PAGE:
Bruno Marchal writes:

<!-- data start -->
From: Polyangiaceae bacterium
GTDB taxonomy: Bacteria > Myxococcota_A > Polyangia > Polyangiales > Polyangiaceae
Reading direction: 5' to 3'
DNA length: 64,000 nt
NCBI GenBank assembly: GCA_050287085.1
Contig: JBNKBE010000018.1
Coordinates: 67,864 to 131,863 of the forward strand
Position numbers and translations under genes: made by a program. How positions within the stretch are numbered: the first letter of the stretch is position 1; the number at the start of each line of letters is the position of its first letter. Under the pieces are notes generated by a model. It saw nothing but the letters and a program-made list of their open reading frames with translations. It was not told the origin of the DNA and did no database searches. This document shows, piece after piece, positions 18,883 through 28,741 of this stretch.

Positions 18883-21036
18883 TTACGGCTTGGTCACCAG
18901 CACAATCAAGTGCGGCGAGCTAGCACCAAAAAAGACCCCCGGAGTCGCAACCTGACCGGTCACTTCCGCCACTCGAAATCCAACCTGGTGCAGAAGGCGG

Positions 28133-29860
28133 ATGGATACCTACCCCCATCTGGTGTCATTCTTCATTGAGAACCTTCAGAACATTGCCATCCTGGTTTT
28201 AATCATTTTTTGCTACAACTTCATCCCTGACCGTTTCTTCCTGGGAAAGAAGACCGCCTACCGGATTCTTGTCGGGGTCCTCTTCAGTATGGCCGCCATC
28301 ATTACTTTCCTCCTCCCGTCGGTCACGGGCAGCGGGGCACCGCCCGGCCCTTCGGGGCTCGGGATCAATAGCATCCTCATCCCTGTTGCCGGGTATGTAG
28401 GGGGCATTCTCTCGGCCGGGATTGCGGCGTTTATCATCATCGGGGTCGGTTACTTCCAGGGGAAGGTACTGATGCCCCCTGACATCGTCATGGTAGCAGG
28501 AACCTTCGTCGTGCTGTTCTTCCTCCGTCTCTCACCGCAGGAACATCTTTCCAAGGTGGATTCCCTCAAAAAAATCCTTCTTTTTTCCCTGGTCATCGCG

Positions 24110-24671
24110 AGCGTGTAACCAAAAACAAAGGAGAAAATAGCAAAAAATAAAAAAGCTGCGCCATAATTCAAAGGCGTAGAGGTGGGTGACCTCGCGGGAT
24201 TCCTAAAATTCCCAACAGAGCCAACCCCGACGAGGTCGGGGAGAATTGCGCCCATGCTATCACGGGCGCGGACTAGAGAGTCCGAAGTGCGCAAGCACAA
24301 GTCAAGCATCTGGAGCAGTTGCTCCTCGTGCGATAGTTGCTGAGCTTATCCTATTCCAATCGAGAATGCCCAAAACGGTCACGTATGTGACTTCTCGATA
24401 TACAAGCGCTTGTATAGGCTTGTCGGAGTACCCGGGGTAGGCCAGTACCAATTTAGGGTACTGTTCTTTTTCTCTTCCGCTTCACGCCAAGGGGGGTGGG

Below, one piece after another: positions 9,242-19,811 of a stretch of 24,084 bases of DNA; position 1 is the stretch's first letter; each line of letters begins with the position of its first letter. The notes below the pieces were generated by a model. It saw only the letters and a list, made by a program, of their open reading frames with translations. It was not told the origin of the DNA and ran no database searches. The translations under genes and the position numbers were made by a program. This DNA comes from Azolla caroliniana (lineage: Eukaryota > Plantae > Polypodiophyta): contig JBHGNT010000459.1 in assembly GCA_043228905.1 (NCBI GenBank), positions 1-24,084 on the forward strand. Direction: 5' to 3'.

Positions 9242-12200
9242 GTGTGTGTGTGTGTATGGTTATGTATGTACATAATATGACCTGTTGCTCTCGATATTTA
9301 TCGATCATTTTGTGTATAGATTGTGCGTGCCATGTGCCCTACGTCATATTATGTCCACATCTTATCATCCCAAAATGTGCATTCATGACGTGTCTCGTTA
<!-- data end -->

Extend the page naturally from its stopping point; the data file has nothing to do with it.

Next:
> Le 18-janv.-07, à 04:10, Stathis Papaioannou a écrit : > > > > >> I would say "relative to a theory explaining the appearances", not > >> just to the appearances. > > > > Well, it is relative to appearance, but people go on to theorise that > > these appearances are "true reality". > > > From Pythagoras to Proclus, "intellectuals" were proud not making that > error. Aristotle is in part responsible for having made "appearance" > reality, coming back to the (provably wrong assuming comp) common sense > in those matters. > (of course as you know we have to rely on common sense to go beyond > common sense). OK, but we have to start with some basic observation. It looks like objects are pulled to the Earth by a force - that is a basic observation, with a minimal implicit theory. General Relativity explains this differently, but it takes a rather complex series of arguments to arrive at GR. You can't call Newton stupid because of this. Similarly, your conclusion that there is no separate physical reality follows from a number of carefully argued steps, and at the start of the chain is the fact that there does appear to be a physical world... if there did not, we would not be having this or any other discussion. > > Searle's theory is that consciousness is a result of actual brain > > activity, not Turing emulable. > > Nooooo....... True: Searle's theory is that consciousness is a result > of brain activity, but nowhere does Searle pretend that brain is not > turing emulable. He just implicitly assume there is a notion of > actuality that no simulation can render, but does not address the > question of emulability. Then Searle is known for confusing level of > description (this I can make much more precise with the Fi and Wi, or > with the very important difference between computability (emulability) > and provability. Searle seems to accept that CT implies the brain is Turing emulable, but he does not believe that such an emulation would capture consciousness any more than a simulation of a thunderstorm will make you wet. Thus, a computer that could pass the Turing Test would be a zombie. See here for example: http://www.ecs.soton.ac.uk/~harnad/Papers/Py104/searle.comp.html > > This theory is in keeping with the facts > > Ah? At least, it isn't contradicted by any empirical facts, although neither is comp. > > and allows us to keep materialism as well. > > Abandoning the comp hyp. OK. Searle is not a computationalist - does not believe in strong AI - but he does believe in weak AI. Penrose does not believe in weak AI either. > > The main problem I see with it is that it allows for the existence of > > philosophical zombies, such as computers that act conscious but > > aren't. If this were possible it would mean that consciousness was an > > optional evolutionary development, i.e. we could all have evolved to > > live in a world exactly like our own, except we would be zombies. It's > > not a knock-down argument, but it strikes me as odd that something as > > elaborate as consciousness could have evolved with no real benefit. > > OK. Of course COMP admits local zombie. One day it will be possible to > build an artificial museum tourist, looking and commenting picture and > art like a real tourist, which nobody will be able to distinguish from > a real tourist, but which will be only a sophisticated machine looking > for presence of bomb in the museum. > With comp, consciousness has a big role, many big role (relative > sped-up of computations, give the ability to face personal relative > ignorance and alternate reality guessing and contemplation, ...). Cf I > define in first approximation "consciousness" as the quale which > accompanies the instinctive believe in reality/self-consistency. > > > > > >> I agree there is no way to know whether you are being run in serial, > >> parallel, etc. But mathematically multiple shorter parallel streams > >> have to be able to be glued, at least mathematically, for > >> constituting a proper computation. If not literally anything can be > >> described as a computation. That is why I explicitly use a > >> mathematical definition of computation, and then(and only then) try > >> to figure out what is a rock, for example. > > > > Would you speculate that there is some indivisible atom of conscious > > computation? > > > Not at all. Consciousness, or instinctive belief in a reality (or in > oneself) and/or its associated first person quale needs an infinity > (even non countable) of computational histories. It depends in fine of > all nameable and unameable relations between number. Nothing deep here, > the primeness of 17 is also dependent in some logical way of the whole > mutilicative structure of the natural numbers. Machine are lucky to be > able to prove the primeness of 17 in a finite time, because the *truth* > of even something as mundane than 17's primeness already escapes the > machine capability of expression. You seemed to be disputing the idea that a serial computation cannot be broken up arbitrarily into parallel components, or suggesting that they need to be glued together in some way if they are. This seems to contradict most of the teleportation thought experiments we have discussed, in which it is sufficient for continuity of conscious that I vanish at A and a copy with close enough brain be created at B: there need be no glue, no causal connection (although of course it would help to make the copy if you had the right information, the result would be the same if the copy just came about by random processes), no regard for temporal or spatial displacement. > > Because it doesn't seem that you need any "glue" to have a continuous > > stream of conscious in teleportation and mind uploading thought > > experiments. > > One day I will have to ask you what you really mean by computation. An > arbitrary sequence of sign can be interpreted as a computation (cf your > "rock"). I am OK with that if, and only if you can show me the > universal machine for which this sequence describes a computation. And > if you do that, each of those sign will need to have, at least, an > arithmetical connection: there will be a number (finite piece of > information) capable of relying all the signs. This makes computations > non trivial object, and it is easy to prove that arbitrary sequence of > numbers/signs are NOT computations (there is an uncountable number of > arbitrary sequences, and a countable number of third person > computations. The glue I was thinking about is not physicalist glue, > but already arithmetical glue. Does that help? If there are more arbitrary sequences than third person computations, how does it follow that arbitrary sequences are not computations? Simplistically, I conceive of computations as mysterious abstract objects, like all other mathematical objects. Physical computers are devices which reflect these mathematical objects in order to achieve some practical purpose in the substrate of their implementation. A computer, an abacus, a set of fingers, pencil and paper can be used to compute 2+3=5, but these processes do not create the computation, they just make it accessible to the user. The fact that 2 birds land on a tree in South America and 3 elephants drink at a watering hole in Africa, or 2 atoms move to the left in a rock and 3 atoms move to the right is essentially the same process as the abacus, but it is useless, trivial, lost in randomness, escapes the notice of theories of computation - and rightly so. However, what about the special case where a more complex version of 2+3=5 on the abacus is conscious? Then I see no reason why the birds and the elephants or the atoms in a rock should not also implement the same consciousness, even though there is no possibility of interaction with the outside world due to the computation being lost in noise. What this really does is destroy the whole notion of physical supervenience: if you shot the elephants or smashed the rock, the computation could as easily spring from the new noise situation. Thus, it would appear that consciousness comes from computation as pure mathematical object, and is no more created by the physical process that addition is created by the physical process. Either that, or it isn't computational at all. > The real question is not "does a rock implement computations", the > question is "does a rock implement computations in such a way as to > changed the relative measure of my (future) comp states in a relevant > way?" And for answering such question we need to know what a rock > really is, and both physics and comp are not near at all to answer > this. Comp has less trouble here because it does not have to reify any > primary reality associated to the rock, which already emerge locally > from many non material computations. No, as I implied above, a rock makes no difference whatsoever to the measure of computation it might be seen as implementing. Stathis Papaioannou _________________________________________________________________ Be one of the first to try Windows Live Mail. http://ideas.live.com/programpage.aspx?versionId=5d21c51a-b161-4314-9b0e-4911fb2b2e6d --~--~---------~--~----~------------~-------~--~----~ You received this message because you are subscribed to the Google Groups "Everything List" group. To post to this group, send email to everything-list@googlegroups.com To unsubscribe from this group, send email to [EMAIL PROTECTED] For more options, visit this group at http://groups.google.com/group/everything-list?hl=en -~----------~----~----~----~------~----~------~--~---